The march on court

Protocol is very important at top-level international events. But why is the order in which the players go on court so important, or the fact that everyone must follow an orderly line behind the umpire?

Well, a tournament is not only a sport, but also a show. A show that is broadcasted all over the world. The Spanish Federation’s Youtube channel has 20,700 followers, the World Federation has more than three million. That means that the Madrid Spain Masters will be available every day of the event to more than three million people around the world. Carolina Marin’s final against Akane Yamaguchi at the last All England has more than 161,000 views. A crazy number for a minority sport? in this country.

In Spain we are not used to this level of views, however, in Asian countries, badminton is one of the most important sports. Thanks to the BWF’s whatsapp channel and its social networks, we can find out on which platforms and media each tournament will be broadcasted. In China, for example, the Swiss Open is broadcasted on thirteen channels.

With such an extensive coverage, it is not surprising that the organisers and the Badminton World Federation itself take great care over the presentation of the event. Everything must be order and harmoniously set. It must follow a fluid rhythm, without rush but without a pause. For this to be possible, a series of agents ensure that the protocol is followed.

First, from the match control station, located at the table with the referees, the corresponding umpire and service judge are assigned to the match. In this task, whenever possible, the principle of partiality is kept, avoiding as far as possible that an umpire and a player share the same nationality in a match.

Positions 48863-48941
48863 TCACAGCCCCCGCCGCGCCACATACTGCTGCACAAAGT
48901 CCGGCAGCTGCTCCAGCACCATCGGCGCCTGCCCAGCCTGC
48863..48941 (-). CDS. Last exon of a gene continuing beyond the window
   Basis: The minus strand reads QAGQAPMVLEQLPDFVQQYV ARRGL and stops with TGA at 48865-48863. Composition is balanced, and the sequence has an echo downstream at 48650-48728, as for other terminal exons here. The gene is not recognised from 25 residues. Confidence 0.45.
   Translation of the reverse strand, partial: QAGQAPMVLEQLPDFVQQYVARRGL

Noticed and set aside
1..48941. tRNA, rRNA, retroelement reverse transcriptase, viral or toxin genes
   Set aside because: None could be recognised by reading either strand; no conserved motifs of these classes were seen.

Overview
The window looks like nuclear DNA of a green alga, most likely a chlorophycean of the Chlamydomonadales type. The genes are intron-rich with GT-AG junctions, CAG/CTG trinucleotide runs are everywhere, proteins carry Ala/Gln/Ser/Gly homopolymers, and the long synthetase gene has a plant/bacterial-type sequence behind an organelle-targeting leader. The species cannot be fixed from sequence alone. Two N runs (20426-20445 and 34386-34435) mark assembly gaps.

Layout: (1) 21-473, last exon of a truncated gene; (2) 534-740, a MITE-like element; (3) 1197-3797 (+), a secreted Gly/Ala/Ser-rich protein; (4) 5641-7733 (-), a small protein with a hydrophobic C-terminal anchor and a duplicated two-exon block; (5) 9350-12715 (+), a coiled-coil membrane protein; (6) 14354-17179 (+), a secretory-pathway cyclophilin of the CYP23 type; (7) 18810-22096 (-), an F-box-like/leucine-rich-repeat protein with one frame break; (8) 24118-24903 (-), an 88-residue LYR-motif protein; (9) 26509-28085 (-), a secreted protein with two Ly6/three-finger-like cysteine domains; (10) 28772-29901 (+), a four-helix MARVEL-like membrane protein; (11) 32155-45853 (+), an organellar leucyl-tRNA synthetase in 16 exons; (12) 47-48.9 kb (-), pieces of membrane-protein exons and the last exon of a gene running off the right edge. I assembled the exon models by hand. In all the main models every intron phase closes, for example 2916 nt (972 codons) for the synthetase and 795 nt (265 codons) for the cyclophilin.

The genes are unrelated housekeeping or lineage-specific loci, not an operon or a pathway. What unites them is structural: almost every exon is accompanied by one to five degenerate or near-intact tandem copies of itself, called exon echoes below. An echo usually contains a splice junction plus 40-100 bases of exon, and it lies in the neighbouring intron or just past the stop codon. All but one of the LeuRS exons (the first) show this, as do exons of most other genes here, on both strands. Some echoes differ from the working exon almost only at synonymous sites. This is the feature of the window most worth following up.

This scoresheet is given to the umpire well in advance. Why is this done? Because now comes a very important part for the smooth running of the show. The match officials go to the meeting point area, where the marshal will call the players. In the meantime, the umpire will check that his team of line judges are ready and will give them some instructions if necessary.

Once the athletes have arrived at the meeting point, it is time to check their clothing. For this, the umpires must know the BWF clothing regulations. But why is it so important? What difference does it make what colour, contrast of the lettering or the size of the lettering? This is important for those who watch the broadcast on TV or online. If we can’t see the player’s name, do we know how to distinguish him on the screen? If they are both wearing the same clothes and the same colour, are we playing who is who? In big events it is important that everything looks good.

Once the clothing has been checked, the umpire orders the players as they are on the scoresheet. This is because when the match control announces the match, the players come out in this same order. This way they can greet the stands in an orderly fashion and, from home, the spectators will be able to see clearly who each player is. It is true that in the semi-finals and finals the players come out separately, but in the same order as in the main draw.

When the protagonists of the match arrive on court, everyone greets each other and, while the service judge takes his place, the umpire makes the draw that will determine how the match starts. Another important moment is the introduction of the match, with his right arm outstretched, the umpire begins “Ladies and gentlemen, on my right…and on my left… …to serve, love all… play” The vocabulary is also important. It standardises the orders to the players and makes them easier to understand for those who do not know English.

The off-court march is also organised, although in this case, the order of the score sheet is no longer taken into account. The players follow the umpire and leave the competition area towards the mixed zone, where, if the press requires it, they must answer questions.

All this protocol aims to favour the spectacle but also to standardise processes and simplify orders for the players. Everyone has internalised what they should do and when they should do it.

If you want to see for yourself how this march on is followed and learn more curiosities, you can follow the Madrid Spain Masters by Iberdrola on the usual platforms. If you want to see it live, don’t hesitate to join us at the Centro Deportivo Municipal El Gallur. Admission is free from 26th to 29th March. To access the semi-finals and finals, click here to get your tickets.

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